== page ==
Depending on what model you buy, you get 32 or 64 GB of onboard storage space, which is definitely not a lot, so the micro SD card slot is a life saver. It would’ve been nice if the Iconia W3 had a full size SD card slot, but alas you’ll need to make due with the more expensive Class 10 or UHS-1 micro SD cards (and you don’t want to go slower, that’s for sure).
The two cameras on the W3 have the same resolution – 2.0 Megapixels, and the camera on the back does not have an LED flash. This means that both of the cameras are barely good enough for photos, but at least you can film or do video chat in 720p HD at a pretty good quality.
Connectivity wise, the Iconia W3 does with the bare minimum – Wifi N, Bluetooth 4.0, GPS, micro HDMI (which is a welcome surprise) and of course a micro USB port. The selection of sensors includes only a gyroscope, accelerometer and light sensors, but that’s good enough unless you really need a compass here.
Thankfully, the battery has not been skimped on – it’s a rather large 6800 mAh unit that should last up to 7-8 hours of use, which is pretty good for such a small device running on an Intel Atom processor.
Along with the Iconia W3, Acer also sells an optional keyboard dock, which is much larger and therefore isn’t a good fit if you want to save as much space as possible, but it does have a dock for the tablet to protect the screen and make the whole package as small as possible. Another downside is that it uses Bluetooth and does not have an internal battery, so you may be better off using a third party keyboard like the Rapoo E6300.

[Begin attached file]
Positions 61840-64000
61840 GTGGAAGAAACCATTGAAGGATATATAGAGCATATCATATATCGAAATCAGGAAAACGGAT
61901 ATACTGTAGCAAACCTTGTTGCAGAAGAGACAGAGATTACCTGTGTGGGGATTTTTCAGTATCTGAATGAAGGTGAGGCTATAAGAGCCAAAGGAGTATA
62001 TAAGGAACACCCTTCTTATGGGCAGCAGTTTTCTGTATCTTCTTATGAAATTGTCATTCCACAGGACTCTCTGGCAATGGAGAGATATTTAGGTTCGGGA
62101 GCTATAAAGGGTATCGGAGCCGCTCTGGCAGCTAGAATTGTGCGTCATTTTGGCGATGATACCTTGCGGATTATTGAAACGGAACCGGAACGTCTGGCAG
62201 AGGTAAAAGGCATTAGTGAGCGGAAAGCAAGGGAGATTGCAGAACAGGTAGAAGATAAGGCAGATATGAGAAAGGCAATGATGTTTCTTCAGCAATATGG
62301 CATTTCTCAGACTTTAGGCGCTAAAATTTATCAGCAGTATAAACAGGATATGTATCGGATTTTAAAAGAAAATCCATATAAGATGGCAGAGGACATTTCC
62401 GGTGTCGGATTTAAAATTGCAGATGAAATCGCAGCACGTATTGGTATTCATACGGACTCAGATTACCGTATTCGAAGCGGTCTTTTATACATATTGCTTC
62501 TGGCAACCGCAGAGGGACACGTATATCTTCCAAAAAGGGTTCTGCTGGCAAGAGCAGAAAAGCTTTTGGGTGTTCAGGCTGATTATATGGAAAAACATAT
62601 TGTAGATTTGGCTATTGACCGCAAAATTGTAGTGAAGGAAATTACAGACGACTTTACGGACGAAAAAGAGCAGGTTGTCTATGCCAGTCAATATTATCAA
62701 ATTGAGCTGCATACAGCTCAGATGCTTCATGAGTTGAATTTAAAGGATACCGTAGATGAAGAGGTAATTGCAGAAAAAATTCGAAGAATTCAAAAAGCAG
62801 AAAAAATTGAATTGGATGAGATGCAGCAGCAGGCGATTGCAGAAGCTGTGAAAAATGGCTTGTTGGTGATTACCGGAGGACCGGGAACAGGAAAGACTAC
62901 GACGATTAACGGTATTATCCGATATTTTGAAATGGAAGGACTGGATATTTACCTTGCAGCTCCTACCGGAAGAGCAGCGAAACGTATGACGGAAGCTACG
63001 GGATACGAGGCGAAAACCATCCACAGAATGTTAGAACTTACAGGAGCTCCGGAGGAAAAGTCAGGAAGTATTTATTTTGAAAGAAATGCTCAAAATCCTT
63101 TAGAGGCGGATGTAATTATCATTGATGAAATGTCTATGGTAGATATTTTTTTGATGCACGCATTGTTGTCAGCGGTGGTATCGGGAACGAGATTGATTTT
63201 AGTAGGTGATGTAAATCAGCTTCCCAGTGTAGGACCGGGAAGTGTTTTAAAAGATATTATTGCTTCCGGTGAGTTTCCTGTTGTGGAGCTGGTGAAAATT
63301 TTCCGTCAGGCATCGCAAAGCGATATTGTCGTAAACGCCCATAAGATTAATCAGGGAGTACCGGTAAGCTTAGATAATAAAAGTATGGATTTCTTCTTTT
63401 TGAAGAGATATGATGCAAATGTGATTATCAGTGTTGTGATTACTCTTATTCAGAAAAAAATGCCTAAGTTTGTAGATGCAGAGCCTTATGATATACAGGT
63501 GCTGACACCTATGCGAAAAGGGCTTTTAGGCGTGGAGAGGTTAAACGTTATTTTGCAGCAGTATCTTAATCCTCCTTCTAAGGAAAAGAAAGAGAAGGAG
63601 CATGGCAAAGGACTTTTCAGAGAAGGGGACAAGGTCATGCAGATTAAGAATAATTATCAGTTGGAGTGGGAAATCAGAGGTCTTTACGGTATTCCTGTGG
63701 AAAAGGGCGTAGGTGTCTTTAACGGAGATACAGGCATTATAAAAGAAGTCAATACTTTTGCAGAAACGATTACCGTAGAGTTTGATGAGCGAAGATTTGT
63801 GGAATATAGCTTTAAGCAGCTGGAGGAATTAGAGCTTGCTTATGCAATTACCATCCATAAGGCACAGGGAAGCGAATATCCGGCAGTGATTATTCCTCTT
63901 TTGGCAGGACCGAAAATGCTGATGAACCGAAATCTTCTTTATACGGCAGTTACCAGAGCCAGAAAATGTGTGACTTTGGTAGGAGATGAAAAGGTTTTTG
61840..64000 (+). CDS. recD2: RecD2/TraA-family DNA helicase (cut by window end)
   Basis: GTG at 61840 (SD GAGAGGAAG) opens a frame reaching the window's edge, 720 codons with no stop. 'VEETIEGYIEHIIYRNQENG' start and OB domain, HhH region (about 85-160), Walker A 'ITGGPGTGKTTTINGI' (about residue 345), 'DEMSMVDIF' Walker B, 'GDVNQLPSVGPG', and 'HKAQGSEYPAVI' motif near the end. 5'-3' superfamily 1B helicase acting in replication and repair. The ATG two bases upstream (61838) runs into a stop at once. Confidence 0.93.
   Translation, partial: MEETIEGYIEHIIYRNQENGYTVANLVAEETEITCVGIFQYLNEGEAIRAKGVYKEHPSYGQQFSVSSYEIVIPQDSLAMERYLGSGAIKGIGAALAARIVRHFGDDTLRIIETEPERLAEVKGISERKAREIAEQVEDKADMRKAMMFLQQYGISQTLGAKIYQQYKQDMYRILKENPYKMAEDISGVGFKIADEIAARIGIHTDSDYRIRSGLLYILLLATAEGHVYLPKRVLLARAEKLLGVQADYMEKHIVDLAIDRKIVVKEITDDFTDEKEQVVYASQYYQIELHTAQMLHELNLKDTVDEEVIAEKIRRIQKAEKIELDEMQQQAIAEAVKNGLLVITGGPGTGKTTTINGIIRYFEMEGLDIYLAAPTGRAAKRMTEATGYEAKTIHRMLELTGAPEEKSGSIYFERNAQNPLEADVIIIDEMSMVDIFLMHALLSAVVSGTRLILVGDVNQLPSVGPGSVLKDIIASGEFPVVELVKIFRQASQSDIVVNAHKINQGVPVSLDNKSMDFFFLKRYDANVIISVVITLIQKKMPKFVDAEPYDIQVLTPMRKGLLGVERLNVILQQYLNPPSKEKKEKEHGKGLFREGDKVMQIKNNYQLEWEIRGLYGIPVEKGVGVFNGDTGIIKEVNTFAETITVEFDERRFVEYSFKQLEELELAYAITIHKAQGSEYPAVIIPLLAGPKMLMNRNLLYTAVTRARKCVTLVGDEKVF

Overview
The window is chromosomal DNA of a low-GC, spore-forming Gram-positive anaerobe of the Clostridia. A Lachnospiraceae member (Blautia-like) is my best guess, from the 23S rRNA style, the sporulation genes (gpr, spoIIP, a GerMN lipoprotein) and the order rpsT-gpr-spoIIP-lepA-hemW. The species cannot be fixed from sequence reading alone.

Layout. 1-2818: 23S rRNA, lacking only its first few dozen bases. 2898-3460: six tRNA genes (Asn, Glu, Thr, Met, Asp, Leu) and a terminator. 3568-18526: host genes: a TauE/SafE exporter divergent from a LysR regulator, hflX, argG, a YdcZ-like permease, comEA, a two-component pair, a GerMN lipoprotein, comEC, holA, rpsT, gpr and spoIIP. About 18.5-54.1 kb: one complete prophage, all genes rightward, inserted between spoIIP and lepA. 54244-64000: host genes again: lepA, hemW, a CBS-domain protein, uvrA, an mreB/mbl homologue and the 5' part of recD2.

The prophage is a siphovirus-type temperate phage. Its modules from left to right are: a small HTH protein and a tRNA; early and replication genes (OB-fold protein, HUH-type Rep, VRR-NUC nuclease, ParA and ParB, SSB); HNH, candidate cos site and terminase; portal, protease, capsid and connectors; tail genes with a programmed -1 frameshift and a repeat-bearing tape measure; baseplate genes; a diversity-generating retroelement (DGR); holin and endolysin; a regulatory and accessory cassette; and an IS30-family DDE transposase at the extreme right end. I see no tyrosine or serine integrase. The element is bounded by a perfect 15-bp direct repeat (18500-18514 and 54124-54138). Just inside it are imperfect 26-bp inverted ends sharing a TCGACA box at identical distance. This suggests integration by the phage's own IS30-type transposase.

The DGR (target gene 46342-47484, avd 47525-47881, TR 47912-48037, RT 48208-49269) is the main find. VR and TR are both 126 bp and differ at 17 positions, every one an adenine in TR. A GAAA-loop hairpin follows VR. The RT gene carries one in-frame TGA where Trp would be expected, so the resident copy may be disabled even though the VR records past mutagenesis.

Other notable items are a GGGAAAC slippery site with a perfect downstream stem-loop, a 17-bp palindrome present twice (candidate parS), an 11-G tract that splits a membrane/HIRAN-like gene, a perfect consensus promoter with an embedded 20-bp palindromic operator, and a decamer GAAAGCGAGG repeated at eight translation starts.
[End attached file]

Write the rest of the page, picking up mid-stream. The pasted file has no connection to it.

|Specifications||Acer Iconia W3|
|Display||8.1 inches, 1280×800 pixels, TFT LCD, 186 PPI pixel density|
|Processor||Intel Atom Z2760, 1.8 GHz, dual core (4 virtual cores with Hyper-Threading)|
|Graphics Adapter||Intel Graphics Media Accelerator 3650 (PowerVR SGX545)|
|Storage Space||32/64 GB built in SSD, micro SD slot (supports microSDXC cards)|
|Camera(s)||Back: 2.0 Megapixels camera; Front: 2.0 Megapixels camera|
|Connectivity Options||Wifi N, Bluetooth 4.0, GPS, microUSB, micro HDMI|
|Sensors||Gyroscope, accelerometer, light sensors|
|Battery||Li-Ion, 6800 mAh, up to 8 hours of continuous use|
|Dimensions and weight||219 x 135 x 11 mm, 500 grams|
|Operating System and Software||Windows 8 (upgradeable to 8.1)|
Of course, the Iconia W3 comes with Windows 8 pre-installed, and you can upgrade it to Windows 8.1 (for free), which brings quite a few improvements in the way both the Modern and desktop UIs work, as well as bug fixes and other improvements under the hood. The rest is up to you – you can install desktop and Modern apps as you see fit, and the Windows Store now has a respectable 80,000 (and growing) apps on it, so there’s plenty of stuff to choose from.
Price and Availability
The Acer Iconia W3 is marketed as an affordable device, and indeed it is – you’ll pay only $380 for the base 32GB model, which makes this tablet the cheapest x86 Windows 8 tablet yet. If you want to go 64 GB (which is really desirable) you’ll have to pay $430, and $70 if you want the Bluetooth keyboard/dock. Considering that this is the smallest tablet in its class, that’s not a bad pricing – if you need the most compact x86 Windows tablet on the market, this is it.
image source: Vernon Chan